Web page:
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Table 3 Summary of health system barriers and opportunities for NCD prevention and management in Sierra Leone

From: Opportunities and challenges for delivering non-communicable disease management and services in fragile and post-conflict settings: perceptions of policy-makers and health providers in Sierra Leone

Domain of health systems framework Opportunities Challenges
Developing political commitment Reinforcing leadership and strengthening the capacity of the health system for prevention and control of NCDs was a key objective in the national policy. Efforts have focused on reproductive, maternal and child health, and communicable diseases.
Low attention paid until recently to NCD. Implementation has been limited in the face of competing priorities and limited resources.
Creating explicit processes for priority setting Policy priorities include regulatory, fiscal and educational reforms.
The priorities reflect international best practice.
Evidence gaps relating to NCDs mean that the basis for priority setting is absent.
Strengthening interagency cooperation An interim national technical working group was established in 2018.
There are plans to set up a substantive Technical Working Group that encompasses all the relevant actors.
The NCD directorate is in the process of establishing an NCD and injury commission. Facility Management Committees and Village Development Committees can be a potential platform to conduct NCD prevention and control.
The interim group does not have a strong intersectoral presence.
There is weak NCD coordination at district level where external support is lacking.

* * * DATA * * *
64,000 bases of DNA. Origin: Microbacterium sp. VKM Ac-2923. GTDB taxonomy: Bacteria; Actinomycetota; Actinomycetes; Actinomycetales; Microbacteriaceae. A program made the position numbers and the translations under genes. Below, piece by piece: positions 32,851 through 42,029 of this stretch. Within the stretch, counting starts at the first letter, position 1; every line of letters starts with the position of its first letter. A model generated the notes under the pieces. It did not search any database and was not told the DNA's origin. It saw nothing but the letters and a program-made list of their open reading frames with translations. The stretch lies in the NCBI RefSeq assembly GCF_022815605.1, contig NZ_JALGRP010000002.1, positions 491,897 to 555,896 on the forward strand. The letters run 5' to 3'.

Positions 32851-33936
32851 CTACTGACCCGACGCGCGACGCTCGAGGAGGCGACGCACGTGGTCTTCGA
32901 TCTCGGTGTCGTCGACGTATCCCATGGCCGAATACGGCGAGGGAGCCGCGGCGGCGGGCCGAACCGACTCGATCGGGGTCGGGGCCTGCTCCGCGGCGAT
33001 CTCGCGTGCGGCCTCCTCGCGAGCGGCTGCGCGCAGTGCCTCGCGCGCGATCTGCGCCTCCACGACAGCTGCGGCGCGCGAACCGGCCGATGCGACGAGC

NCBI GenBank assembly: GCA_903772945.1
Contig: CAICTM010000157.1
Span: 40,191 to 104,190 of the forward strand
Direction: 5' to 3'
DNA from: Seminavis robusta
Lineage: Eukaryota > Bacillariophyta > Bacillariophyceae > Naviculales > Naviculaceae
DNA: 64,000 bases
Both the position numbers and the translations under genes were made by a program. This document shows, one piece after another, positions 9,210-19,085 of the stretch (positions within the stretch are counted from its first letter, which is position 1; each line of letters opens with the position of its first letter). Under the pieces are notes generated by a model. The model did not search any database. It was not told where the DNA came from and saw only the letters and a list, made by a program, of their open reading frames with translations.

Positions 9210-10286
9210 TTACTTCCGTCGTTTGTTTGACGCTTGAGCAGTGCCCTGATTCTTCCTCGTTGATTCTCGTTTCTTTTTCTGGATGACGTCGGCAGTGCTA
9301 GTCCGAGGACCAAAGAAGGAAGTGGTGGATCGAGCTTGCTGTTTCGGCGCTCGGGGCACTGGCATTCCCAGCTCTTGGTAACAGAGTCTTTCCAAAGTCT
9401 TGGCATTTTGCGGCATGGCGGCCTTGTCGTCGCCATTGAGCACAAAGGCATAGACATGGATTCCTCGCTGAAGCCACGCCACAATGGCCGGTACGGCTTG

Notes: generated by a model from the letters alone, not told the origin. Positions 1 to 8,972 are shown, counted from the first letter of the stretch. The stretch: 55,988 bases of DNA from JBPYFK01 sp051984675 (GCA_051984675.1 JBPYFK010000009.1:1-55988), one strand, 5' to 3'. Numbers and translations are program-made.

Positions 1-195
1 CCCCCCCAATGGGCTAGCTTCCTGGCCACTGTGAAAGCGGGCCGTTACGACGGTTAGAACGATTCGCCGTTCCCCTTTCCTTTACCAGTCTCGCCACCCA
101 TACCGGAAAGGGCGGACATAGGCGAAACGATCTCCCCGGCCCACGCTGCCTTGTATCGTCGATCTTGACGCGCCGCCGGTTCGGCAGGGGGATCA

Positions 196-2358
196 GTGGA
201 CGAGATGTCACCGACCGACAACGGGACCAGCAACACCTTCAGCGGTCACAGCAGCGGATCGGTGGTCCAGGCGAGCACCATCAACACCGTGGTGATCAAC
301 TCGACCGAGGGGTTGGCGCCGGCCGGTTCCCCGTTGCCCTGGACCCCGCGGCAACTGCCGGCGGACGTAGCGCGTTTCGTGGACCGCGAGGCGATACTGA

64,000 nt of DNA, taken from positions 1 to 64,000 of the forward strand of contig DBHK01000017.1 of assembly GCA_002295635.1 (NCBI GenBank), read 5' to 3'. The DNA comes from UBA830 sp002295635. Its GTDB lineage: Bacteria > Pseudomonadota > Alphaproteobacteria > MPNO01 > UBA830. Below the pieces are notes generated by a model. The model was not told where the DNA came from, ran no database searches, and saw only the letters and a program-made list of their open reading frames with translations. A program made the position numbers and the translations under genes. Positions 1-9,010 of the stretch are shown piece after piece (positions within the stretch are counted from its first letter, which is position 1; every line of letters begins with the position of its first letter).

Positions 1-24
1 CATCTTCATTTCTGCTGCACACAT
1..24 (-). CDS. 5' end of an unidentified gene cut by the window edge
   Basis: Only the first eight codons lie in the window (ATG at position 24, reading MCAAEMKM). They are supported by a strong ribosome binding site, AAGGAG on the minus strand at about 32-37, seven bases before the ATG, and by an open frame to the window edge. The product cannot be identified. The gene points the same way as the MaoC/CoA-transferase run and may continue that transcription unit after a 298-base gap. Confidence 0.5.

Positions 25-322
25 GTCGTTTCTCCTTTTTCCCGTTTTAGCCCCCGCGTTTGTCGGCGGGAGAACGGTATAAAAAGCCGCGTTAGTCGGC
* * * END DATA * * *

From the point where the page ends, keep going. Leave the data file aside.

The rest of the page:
Enhancing population empowerment The national NCD policy is built around eight key principles, with health promotion and education a priority.
The importance of outreach and health education to address causal factors is recognised in principle.
No programmes in operation specifically target at health literacy or knowledge of entitlements in relation to NCDs.
Knowledge of communities is limited.
Perceptions of quality of care is compomised due to medicine stock-outs and distance.
Informal providers preferred by some population groups.
No formal peer support groups exist.
Growing risk factors include: adopting western lifestyles; urbanisation; smoking and alcohol drinking; sedentary lifestyles.
Diabetes and hypertension are increasing.
Establishing effective models of service deliver Providers have received some teaching on NCDs during their pre-service training. Lack of policies to support early detection of NCDs.
Access to palliative care is very limited.
No national guidelines or desk guides for NCD management were in operation at primary care level.
Care has been dependent on knowledge of the providers and availability of equipment.
Public facilities have limited opening hours.
Services at primary care level were reported to be limited.
Weak referral systems.
Limited specialist services are available.
Establishing coordination across provider MoHS has a vision for a coordinated approach to NCDs across levels of the health system.
Community health workers (CHWs) have recently been established.
Traditional healers are trusted by many NCD patients.
Informal sector can also play an important role.
Little implementation of MoHS policies.
Patients often present late with complicated symptoms.
Private and informal providers are posing potential barriers for quality, continuity and loss to follow up.
Traditional healers reported to be overstepping their boundaries.